Dr. Pete Erickson, extension dairy specialist, University of New Hampshire, says the most important thing for any newborn calf is to ingest colostrum as soon as possible.
“We mainly think about colostrum in terms of disease protection (temporary immunity provided by the antibodies it contains), but the other important ingredient is fat,” he says.
This is especially important in cold weather to give the newborn calf energy and calories to help keep warm.
“Baby calves have a low critical temperature of about 55 degrees (if the outside temperature is below that, they become chilled and stressed). Dairy calves are less hardy than beef calves and need more attention in cold weather. A newborn calf has only about 18 hours of internal fat stores. It is important to get colostrum into that calf,” he says.
“We dry the calf, dip the navel — everything you’d normally do regardless of the time of year — but the more colostrum you give the calf, the healthier it will be. We need to provide at least a gallon. Some people give it all at once, some give two-thirds of it at birth and one-third a little later, but it needs to be provided before the calf is 12 hours old.”
Gut closure begins immediately after birth. It’s a race against time, and also a race between the antibodies in the colostrum and pathogens the calf encounters. It’s crucial to get the optimum amount of colostrum into the calf as soon as possible.
This is especially important in situations where there’s stress, since stress also hastens gut closure. Calves may not be able to absorb enough antibodies if they are already cold and stressed. A difficult birth is also a stress. The calf needs colostrum immediately, and at least a gallon.
“Ideally, colostrum should be tested with a colostrometer or refractometer. The fat content of colostrum varies. I’ve seen fat content in Holsteins as low as 4.5% and up to around 7%,” Erickson says.
The fat and antibody levels are a bit lower in Holsteins just because of the large volume of fluid.
“The colored breeds have better quality colostrum from an antibody standpoint and fat (less total volume, and more concentrated solids) but sometimes we run into problems, especially with Jerseys, since they often don’t produce much colostrum in the winter,” says Erickson.
“We are doing a research study, evaluating this issue. My first experience with this problem was with a 250-cow Jersey herd in Maine. The dairy wasn’t sure what was happening; some people thought it was genetic, or diet; they’d just put in new corn silage. An interesting study was done at the veterinary school at Washington State University, and a dairy in Texas. They looked at colostrum production in Jerseys throughout the year, and found it varied with the seasons. During winter, the aged cows produced a lot less colostrum. In December, 48% of those cows produced no colostrum. Those researchers think it has to do with photoperiod and less daylight.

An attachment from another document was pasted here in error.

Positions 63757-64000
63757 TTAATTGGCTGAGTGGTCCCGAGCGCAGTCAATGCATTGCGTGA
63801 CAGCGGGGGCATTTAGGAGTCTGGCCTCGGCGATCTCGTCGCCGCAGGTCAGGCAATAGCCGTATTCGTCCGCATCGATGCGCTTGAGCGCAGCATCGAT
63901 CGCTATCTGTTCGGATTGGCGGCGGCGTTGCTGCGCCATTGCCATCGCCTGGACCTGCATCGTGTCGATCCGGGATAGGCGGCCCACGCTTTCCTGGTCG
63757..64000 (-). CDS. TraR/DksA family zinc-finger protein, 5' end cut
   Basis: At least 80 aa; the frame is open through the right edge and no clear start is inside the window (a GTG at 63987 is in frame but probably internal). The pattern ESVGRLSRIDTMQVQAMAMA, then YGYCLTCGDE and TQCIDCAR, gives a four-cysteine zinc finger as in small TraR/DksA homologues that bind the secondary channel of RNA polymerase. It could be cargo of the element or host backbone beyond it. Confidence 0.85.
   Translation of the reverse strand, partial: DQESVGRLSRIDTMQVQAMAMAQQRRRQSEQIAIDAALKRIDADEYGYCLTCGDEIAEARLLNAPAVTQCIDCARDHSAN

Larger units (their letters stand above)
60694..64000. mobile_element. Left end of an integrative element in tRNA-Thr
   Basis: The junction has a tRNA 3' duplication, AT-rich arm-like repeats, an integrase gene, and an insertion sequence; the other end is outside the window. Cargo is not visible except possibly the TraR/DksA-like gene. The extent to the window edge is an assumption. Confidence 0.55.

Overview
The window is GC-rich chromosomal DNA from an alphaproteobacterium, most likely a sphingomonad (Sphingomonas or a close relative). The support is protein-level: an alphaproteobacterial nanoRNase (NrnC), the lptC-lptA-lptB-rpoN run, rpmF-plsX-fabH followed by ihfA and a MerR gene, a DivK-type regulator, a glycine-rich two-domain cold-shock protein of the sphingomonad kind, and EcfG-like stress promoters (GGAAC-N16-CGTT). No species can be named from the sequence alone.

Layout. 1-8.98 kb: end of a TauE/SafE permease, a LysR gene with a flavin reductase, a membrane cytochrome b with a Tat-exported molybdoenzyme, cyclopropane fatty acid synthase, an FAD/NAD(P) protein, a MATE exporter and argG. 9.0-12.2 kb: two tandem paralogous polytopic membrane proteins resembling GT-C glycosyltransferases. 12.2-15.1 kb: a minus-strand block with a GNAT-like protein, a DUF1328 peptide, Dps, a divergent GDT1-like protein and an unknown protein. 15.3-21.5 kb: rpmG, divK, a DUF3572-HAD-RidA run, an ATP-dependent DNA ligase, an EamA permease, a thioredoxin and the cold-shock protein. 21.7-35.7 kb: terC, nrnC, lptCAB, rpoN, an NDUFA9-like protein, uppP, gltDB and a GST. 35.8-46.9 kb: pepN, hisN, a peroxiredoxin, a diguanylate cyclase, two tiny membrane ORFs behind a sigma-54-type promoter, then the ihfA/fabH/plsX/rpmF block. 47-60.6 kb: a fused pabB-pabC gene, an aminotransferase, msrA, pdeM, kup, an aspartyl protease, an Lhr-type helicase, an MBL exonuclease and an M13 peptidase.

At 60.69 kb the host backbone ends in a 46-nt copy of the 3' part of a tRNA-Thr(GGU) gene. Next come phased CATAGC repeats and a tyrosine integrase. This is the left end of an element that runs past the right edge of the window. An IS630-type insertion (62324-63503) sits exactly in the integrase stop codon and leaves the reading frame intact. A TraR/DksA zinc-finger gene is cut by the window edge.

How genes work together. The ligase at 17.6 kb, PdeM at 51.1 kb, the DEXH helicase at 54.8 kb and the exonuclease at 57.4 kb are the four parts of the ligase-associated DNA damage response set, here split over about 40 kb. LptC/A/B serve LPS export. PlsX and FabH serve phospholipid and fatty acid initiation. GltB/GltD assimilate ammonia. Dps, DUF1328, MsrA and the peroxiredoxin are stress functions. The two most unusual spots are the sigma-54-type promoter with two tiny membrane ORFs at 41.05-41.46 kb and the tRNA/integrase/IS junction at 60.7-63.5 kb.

“Here in New Hampshire we are close to 45 degrees latitude (45th parallel, halfway between the equator and North Pole), so days are short during December. We have two dairy herds at UNH and our Jersey herd stops producing colostrum about November. The problem with that herd is that it’s an organic herd, and up until this past year there was no organic colostrum replacer on the market. We store frozen colostrum, for use in winter.”
The lack of colostrum in winter is an interesting phenomenon with Jerseys.
“We have a graduate student doing three studies. The first study is looking at the pre-fresh diet, and the second study will look at photoperiod. We’ll put one group of cows in a barn and give them 16 hours of light daily,” Erickson says.
This is similar to putting mares under lights starting in November to influence the body to think it is spring so the mares will start cycling earlier for earlier breeding.
“The other group of cows will only get eight hours of light each day to see if there is an impact on colostrum production. There is data from Maryland and Illinois on lactating cows showing positive response to more daylight hours. We want to see if it has an effect on colostrum production,” says Erickson.
The third study will involve collaboration with several dairy farms in New England.
“One of the members of this graduate student’s committee is on the faculty at Utah State University, so she may also go to Utah, and maybe also to some Jersey herds in Idaho, to collect data, as well,” he says.